In the Ozarks, A New Front Door

SPRINGFIELD, MO — With demand for commercial air service outpacing operational capacity, leading to longer waits in ticketing, baggage, and security, Springfield-Branson National Airport’s (SGF) 44-year old terminal has been retired from its traditional role, making way for the new $117 million Midfield Terminal. Brimming with aesthetic appeal, the new facility abandons the linear layout of its predecessor with wide-open areas designed to ease passenger navigation and enhance operational efficiency.

The airport master plan called for a new terminal complex once the airport saw a maximum capacity of 880,000 passengers; a mark attained in 2005. According to Springfield National’s director of aviation Gary Cyr, 2001 marked a shift in the type of aircraft the airport received. A terminal area study plan conducted in 1999 suggested the airport would see larger and fewer planes; yet two years later, a trend emerged contradicting the study plan.

“Commissioned by the FAA, the terminal area study plan analyzed our existing structure, inventoried everything we had, and looked at the future with a growth rate analysis,” says Cyr. “The analysis came back stating that there should be a new terminal in place in 2016.

“Counter to that, in 2001-2002, we began seeing smaller aircraft, and twice as many of them; that created a different motivation factor as the old terminal was inundated with more aircraft.”

In November 2003, the airport board, an eleven-member organization appointed by the City of Springfield, signed a contract with facilities consulting firm Reynolds, Smith & Hills for conceptual and schematic design of a new Midfield Terminal.

Out with the old
A new terminal was needed for many reasons, says Cyr, but the primary motivation was economic development. The previous facility was constricted to the point where terminal expansion would have made airport operations even less efficient. Land-locked by runways to the west and two major industrial companies to the east, a new terminal location was deemed necessary.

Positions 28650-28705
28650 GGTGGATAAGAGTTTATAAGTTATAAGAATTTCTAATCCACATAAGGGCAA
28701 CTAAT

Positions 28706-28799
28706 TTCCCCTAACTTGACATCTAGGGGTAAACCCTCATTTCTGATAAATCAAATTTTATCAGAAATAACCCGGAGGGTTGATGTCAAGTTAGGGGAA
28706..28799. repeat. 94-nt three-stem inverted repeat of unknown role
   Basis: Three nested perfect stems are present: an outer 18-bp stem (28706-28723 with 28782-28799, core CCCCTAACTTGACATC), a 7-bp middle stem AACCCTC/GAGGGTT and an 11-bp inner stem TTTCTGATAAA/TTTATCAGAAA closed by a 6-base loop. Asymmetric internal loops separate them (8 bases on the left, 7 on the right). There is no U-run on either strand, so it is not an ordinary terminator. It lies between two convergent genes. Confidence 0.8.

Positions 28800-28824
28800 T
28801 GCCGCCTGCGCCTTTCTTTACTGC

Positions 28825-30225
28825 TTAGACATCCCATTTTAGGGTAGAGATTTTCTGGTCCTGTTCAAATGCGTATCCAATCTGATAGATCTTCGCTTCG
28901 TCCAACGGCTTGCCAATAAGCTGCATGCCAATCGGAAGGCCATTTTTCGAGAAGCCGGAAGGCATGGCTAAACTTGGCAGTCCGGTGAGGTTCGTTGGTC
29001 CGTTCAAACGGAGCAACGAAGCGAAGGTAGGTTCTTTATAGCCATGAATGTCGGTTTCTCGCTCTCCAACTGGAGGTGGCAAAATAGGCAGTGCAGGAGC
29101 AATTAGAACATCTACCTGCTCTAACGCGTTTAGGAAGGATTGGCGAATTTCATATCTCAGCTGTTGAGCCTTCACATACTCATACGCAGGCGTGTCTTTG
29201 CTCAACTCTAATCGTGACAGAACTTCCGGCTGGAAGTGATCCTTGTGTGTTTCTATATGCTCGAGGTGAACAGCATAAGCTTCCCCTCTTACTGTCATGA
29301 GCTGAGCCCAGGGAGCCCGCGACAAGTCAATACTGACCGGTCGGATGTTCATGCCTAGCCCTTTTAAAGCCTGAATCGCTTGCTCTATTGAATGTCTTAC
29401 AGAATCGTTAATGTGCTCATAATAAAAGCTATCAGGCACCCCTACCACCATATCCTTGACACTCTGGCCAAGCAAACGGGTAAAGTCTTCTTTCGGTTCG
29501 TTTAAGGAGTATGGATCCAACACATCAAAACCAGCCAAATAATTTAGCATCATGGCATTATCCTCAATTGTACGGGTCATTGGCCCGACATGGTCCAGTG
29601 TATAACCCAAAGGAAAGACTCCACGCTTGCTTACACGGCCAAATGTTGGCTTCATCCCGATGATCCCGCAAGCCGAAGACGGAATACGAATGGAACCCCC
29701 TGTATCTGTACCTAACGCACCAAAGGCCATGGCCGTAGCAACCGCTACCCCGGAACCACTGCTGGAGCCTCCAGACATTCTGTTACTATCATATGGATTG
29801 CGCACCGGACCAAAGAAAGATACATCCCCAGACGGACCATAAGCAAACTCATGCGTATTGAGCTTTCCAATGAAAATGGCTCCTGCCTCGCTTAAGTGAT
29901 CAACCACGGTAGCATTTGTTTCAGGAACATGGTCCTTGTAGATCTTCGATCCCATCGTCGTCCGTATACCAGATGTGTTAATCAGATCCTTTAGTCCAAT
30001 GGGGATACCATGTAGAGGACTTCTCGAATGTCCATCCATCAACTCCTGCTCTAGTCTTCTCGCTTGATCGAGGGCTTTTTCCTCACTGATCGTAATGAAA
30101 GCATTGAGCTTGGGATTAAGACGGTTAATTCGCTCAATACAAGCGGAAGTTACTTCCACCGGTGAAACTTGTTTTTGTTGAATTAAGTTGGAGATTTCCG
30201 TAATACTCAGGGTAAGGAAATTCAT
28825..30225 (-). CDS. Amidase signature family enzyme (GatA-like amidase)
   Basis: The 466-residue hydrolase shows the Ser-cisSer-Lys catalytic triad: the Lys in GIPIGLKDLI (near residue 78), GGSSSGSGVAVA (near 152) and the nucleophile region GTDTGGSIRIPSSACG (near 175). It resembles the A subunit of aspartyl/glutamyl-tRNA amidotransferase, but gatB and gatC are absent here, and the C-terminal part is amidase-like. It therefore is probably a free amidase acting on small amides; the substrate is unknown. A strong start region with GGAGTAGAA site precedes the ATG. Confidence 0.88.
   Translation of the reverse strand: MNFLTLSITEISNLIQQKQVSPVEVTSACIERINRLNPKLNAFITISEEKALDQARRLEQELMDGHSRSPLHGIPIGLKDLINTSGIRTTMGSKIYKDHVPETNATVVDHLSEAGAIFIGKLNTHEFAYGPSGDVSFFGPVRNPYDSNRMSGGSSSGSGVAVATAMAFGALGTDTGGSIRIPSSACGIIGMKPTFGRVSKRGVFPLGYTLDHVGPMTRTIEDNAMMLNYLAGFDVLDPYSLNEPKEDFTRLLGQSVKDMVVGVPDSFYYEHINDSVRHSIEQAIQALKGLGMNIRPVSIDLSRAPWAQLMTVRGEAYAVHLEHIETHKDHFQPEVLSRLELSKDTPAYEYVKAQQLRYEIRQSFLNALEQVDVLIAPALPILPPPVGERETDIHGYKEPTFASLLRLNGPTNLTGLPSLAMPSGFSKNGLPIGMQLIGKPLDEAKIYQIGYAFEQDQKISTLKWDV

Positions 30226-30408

The former structure was long and linear; more than 1,000-feet in length. Adding to that would have been very impractical, says Cyr. “We initiated a cost-benefit analysis for modifying the old facility versus building new, and there was a 20 percent difference; we were money ahead to build new.”

Security screening of passengers and baggage also came into play. The old facility was never designed to house the type of security operations required at airports today, says Cyr. The passenger screening station was confined between the lobby and gate entrances, and baggage screening took place in small rooms once used by airline administration. The space constrictions made the ability to move passengers in and out in an efficient manner increasingly burdensome, further verifying the facility’s inadequacies.

Space was not only constricted within the terminal, but outside as well. A shortage of gates contributed to morning aircraft congestion due to an increasing number of jetliners that park at the airport overnight, relates Cyr.

Terminal Finance Plan